In addition, paragraph 5 of the mortgage requires the debtors to maintain hazard insurance in an amount acceptable to the respondent, which is to be listed as loss payee with the right to receive any payment for loss. The respondent is obligated to apply the proceeds "at its option either to the reduction of the indebtedness hereby secured or to the restoration or repair of the property damaged." In the event of a foreclosure or transfer in lieu thereof, the debtors' interest in the policies passes to the purchaser or grantee.


The debtors acknowledge that the Supreme Court's June 1, 1993 decision in Nobelman v. Am. Sav. Bank, ___ U.S.___, 113 S.Ct. 2106, 124 L.Ed.2d 228 (1993) would preclude the treatment they propose for the respondent's mortgage if the protection from modification in § 1322(b)(2) applies to the respondent's claim. That subsection provides that a chapter 13 plan may

modify the rights of holders of secured claims, other than a claim secured only by a security interest in real property that is the debtor's principal residence [this clause will be referred to as the other than clause], or of holders of unsecured claims, or leave unaffected the rights of holders of any class of claims.

Nobelman held that where an undersecured claim is secured "only by a security interest in real property that is the debtor's principal residence," the unsecured claim resulting from the bifurcation of that undersecured claim may not be modified, because § 1322(b)(2) protects both the secured and unsecured components of the claim.

The debtors argue that the respondent does not hold a security interest only in real property that is the debtor's principal residence. They focus on the above-quoted mortgage provisions which, in addition to a security interest in the land and improvements, grant the respondent a security interest in rents and fixtures and give it certain rights with respect to the proceeds of hazard insurance. The respondent, on the other hand, argues that those attributes of the mortgage are all a part of a single grant of a security interest in the residence. The answer centers on whether the real property conceptually includes each of the enumerated items of collateral. I note at the outset that the Nobelman Court did not address that issue.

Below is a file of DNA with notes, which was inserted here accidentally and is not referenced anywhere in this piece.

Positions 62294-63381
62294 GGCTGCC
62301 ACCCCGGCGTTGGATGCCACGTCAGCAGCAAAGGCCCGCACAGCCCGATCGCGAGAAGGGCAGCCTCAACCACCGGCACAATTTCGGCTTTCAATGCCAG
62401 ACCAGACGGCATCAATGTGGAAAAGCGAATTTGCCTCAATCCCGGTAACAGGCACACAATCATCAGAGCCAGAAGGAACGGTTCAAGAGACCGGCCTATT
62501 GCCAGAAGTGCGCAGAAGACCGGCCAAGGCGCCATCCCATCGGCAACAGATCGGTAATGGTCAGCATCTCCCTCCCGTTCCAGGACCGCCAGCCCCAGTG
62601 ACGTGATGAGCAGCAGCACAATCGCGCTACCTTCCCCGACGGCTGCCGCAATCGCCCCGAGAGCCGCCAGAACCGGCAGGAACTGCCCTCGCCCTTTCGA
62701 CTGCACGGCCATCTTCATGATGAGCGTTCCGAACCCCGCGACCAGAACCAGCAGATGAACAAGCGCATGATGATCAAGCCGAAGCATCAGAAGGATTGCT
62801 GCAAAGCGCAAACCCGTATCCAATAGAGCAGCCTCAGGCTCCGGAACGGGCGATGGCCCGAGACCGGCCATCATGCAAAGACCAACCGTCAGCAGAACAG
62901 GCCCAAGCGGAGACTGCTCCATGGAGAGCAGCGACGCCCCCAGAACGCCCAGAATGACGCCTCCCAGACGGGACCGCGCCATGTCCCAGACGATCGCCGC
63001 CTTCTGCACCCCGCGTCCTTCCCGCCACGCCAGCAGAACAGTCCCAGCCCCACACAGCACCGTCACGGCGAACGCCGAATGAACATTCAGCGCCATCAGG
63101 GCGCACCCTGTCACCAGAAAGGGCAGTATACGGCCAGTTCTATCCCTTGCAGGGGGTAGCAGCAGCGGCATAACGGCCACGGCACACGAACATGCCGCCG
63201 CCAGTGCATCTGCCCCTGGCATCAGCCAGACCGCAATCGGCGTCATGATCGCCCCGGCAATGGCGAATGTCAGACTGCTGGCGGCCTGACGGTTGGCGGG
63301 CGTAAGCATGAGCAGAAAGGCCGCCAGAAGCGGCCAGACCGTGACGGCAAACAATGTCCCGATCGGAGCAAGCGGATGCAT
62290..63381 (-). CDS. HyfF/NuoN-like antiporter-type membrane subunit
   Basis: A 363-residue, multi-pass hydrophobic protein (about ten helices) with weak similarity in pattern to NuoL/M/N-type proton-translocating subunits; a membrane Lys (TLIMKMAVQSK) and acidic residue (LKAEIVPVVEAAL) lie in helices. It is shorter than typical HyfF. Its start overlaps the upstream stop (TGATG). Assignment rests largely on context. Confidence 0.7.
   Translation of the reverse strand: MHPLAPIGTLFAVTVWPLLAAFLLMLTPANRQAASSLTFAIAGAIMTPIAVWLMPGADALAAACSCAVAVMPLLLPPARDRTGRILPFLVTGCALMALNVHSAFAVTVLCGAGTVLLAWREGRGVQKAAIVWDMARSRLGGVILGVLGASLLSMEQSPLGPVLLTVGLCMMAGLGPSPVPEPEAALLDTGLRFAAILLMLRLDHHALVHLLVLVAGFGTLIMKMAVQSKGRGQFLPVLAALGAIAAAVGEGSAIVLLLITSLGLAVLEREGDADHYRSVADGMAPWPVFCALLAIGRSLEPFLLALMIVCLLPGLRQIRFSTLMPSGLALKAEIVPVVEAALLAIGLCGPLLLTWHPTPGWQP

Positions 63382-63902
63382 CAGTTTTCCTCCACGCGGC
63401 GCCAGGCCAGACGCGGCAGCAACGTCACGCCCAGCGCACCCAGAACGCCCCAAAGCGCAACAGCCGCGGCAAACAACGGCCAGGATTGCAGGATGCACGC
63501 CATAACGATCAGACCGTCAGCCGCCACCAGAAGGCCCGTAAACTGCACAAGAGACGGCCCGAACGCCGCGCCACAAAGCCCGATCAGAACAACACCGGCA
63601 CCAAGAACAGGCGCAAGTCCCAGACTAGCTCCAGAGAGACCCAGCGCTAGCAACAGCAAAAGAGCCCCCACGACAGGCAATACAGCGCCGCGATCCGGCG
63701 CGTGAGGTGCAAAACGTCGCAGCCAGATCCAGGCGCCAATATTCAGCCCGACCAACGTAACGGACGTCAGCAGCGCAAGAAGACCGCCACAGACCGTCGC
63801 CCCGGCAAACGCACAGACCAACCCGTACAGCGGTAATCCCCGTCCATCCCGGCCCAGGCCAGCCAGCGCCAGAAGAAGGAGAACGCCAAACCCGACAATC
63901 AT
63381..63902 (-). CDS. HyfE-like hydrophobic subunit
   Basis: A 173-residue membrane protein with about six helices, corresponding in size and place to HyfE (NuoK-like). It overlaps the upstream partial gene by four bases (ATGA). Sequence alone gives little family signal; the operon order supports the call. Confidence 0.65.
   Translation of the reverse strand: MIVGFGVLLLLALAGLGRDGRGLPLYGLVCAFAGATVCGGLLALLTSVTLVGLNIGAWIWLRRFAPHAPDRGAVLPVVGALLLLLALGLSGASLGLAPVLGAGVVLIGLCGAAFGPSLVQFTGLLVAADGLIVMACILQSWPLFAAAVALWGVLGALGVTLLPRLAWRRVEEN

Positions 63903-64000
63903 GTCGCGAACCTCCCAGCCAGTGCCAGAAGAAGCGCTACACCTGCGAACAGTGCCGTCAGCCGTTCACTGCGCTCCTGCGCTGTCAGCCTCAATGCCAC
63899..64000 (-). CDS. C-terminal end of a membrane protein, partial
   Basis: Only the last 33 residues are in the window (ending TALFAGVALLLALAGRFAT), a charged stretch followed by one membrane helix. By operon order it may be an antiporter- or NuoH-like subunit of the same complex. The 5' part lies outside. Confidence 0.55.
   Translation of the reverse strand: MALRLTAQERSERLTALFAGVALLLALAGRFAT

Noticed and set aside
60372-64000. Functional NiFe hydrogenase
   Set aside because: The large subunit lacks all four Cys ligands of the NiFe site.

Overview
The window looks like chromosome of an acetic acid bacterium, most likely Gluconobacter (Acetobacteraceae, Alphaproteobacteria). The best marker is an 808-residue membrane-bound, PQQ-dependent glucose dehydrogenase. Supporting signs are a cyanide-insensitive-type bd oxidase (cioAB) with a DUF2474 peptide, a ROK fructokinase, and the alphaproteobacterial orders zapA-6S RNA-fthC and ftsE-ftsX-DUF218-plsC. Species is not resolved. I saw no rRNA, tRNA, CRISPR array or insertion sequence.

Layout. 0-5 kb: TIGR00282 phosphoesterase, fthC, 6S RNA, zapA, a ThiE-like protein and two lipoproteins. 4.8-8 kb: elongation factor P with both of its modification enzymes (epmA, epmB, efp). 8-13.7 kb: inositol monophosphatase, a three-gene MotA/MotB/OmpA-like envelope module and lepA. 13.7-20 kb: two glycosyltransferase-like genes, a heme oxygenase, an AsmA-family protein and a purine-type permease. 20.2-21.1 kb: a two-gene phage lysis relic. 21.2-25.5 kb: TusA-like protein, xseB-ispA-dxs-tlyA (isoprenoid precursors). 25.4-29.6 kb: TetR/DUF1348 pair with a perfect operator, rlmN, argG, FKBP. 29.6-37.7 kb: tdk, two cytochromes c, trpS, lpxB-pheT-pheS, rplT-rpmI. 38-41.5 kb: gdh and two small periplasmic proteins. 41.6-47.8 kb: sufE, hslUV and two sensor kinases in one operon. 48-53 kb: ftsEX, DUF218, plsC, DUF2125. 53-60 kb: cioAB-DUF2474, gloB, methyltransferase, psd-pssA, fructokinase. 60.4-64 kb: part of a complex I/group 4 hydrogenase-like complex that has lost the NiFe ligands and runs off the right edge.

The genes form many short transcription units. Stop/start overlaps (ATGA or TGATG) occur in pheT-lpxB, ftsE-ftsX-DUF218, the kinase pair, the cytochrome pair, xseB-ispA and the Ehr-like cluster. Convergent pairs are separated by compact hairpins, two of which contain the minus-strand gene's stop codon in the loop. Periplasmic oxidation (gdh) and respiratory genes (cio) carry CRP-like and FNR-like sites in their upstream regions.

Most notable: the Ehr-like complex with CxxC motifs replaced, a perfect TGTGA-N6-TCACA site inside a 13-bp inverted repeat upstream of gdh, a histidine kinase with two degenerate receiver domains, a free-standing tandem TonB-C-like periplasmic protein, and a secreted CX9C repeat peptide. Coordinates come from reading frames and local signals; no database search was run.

The issue of whether a mortgagee holds a security interest in specified collateral is distinct from the issue of whether that interest is perfected or enforceable. The latter issue has no bearing on the outcome of the instant proceeding. For example, if a creditor has a security interest in personal property, it is irrelevant that the creditor may not have perfected that interest by filing a Uniform Commercial Code financing statement. Connecticut Uniform Commercial Code § 42a-1-201(37) (West Supp. 1993) (a "security interest" in personal property is an interest in such property to secure payment or performance of an obligation); Wilson v. Commonwealth Mortgage Corp., 895 F.2d 123, 129 (3d Cir. 1990); Bender v. Commonwealth Mortgage Co. of Amer. (In re Bender), 86 B.R. 809, 814 (Bankr.E.D.Pa. 1988). See also Commerce Bank v. Mountain View Village, Inc., 5 F.3d 34 (3d Cir. 1993) (discussing the distinction between a security interest in rents and the ownership of rents); Vienna Park Properties v. United Postal Sav. Ass'n (In re Vienna Park Properties), 976 F.2d 106, 112 (2d Cir. 1992) (discussing the distinction between the existence of and the perfection or enforceability of a security interest in rents).